The bull elk's bugle call marks the beginning of mating season, generally in early September. The male's shrill, bugling pitch is intended to establish dominance and warn competing males away from his harem of cows. In September rangers offer guided programs several nights a week to listen in on this fascinating ritual. Call the visitor center at 605.745.4600 or check the schedule for days and times.
Along with their call, bull elk are easily identified throughout most of the year by their large, upward-swept antlers. An average set weighs about 30 pounds. During summer, an adult bull's antlers grow beneath a live, blood-carrying tissue called "velvet." When the antler are full-grown the velvet is rubbed off, revealing a shiny, hard rack carried throughout fall and winter and shed the following spring.
Cows bear a single calf in late May or early June, weighing about 30 pounds. At this time, the cow tends to stay away from other elk until her calf can travel. For protection from predators, the calf has a spotted coat and an instinct to lie completely still when danger approaches. Within two weeks the calf is able to keep up with the mother, and both rejoin the herd.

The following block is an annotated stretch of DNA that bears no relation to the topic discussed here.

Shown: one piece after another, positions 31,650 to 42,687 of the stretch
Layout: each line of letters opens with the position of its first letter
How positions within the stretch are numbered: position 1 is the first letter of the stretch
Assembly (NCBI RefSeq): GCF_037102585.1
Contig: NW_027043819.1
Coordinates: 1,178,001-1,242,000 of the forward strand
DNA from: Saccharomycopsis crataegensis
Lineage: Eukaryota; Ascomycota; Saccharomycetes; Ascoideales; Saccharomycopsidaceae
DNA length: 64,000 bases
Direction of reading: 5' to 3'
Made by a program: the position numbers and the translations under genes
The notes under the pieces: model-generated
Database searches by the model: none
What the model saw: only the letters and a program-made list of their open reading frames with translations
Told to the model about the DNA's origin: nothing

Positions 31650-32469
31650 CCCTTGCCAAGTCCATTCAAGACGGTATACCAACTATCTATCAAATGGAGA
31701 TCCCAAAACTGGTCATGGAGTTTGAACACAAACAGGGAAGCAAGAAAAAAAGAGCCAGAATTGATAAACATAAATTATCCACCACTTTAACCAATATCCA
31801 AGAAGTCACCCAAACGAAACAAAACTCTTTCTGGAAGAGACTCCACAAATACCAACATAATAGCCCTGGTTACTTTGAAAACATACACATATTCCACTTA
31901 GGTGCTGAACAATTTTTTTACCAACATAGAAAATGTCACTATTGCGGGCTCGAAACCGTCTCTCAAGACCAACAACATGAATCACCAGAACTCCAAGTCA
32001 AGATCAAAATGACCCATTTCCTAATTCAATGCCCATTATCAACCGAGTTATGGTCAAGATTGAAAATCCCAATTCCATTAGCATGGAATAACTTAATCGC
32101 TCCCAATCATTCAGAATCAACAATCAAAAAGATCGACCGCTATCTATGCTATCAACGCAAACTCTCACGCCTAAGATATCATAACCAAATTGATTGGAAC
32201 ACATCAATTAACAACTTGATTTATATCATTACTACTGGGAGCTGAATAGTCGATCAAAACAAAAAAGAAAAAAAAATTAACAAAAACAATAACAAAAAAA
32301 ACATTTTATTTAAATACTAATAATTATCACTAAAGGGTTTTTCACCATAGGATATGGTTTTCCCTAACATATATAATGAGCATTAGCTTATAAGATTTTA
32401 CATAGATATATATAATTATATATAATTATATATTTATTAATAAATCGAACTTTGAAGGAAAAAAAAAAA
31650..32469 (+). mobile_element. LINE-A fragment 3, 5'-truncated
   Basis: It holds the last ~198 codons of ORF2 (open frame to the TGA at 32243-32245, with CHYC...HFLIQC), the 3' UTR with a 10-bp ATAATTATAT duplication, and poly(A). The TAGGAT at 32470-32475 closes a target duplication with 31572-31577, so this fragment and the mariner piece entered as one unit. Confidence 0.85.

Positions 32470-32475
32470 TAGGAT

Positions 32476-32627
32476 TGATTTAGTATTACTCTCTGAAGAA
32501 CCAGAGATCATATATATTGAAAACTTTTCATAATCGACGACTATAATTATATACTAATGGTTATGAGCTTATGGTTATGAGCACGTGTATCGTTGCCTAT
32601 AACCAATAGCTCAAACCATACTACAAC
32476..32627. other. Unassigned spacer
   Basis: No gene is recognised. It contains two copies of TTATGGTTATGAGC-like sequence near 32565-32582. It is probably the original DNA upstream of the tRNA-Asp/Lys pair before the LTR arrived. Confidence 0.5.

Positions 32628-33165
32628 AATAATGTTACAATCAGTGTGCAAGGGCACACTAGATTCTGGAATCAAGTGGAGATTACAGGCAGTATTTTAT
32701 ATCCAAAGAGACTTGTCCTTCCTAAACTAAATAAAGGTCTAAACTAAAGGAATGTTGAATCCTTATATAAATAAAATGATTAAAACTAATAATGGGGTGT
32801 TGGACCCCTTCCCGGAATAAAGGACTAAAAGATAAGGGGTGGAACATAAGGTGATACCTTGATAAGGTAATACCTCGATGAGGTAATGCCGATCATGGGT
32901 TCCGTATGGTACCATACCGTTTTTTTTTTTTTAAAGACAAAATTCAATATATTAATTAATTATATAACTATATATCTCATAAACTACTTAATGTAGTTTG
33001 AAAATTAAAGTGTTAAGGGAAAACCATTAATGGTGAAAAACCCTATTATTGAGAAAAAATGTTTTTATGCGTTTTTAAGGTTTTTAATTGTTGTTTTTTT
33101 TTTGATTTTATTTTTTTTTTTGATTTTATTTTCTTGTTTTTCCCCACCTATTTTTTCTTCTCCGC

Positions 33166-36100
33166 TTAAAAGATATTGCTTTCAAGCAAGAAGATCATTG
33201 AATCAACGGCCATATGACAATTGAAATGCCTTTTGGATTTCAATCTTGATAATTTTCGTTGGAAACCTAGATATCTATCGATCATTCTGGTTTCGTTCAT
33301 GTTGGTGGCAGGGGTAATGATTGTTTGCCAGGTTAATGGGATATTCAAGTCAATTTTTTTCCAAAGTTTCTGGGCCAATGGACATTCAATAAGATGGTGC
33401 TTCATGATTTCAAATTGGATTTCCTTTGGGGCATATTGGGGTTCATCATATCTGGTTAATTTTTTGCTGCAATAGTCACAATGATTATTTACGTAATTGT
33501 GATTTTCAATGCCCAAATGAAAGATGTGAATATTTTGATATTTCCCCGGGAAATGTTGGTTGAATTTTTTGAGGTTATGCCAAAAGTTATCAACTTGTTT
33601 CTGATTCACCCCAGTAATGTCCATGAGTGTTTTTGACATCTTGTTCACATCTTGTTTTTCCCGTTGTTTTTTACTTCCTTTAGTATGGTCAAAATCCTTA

At one time the American elk was the most widely distributed member of the deer family on the North American continent. By 1900, only remnant herds remained in the Rocky Mountains, parts of the Pacific Northwest, and Canada.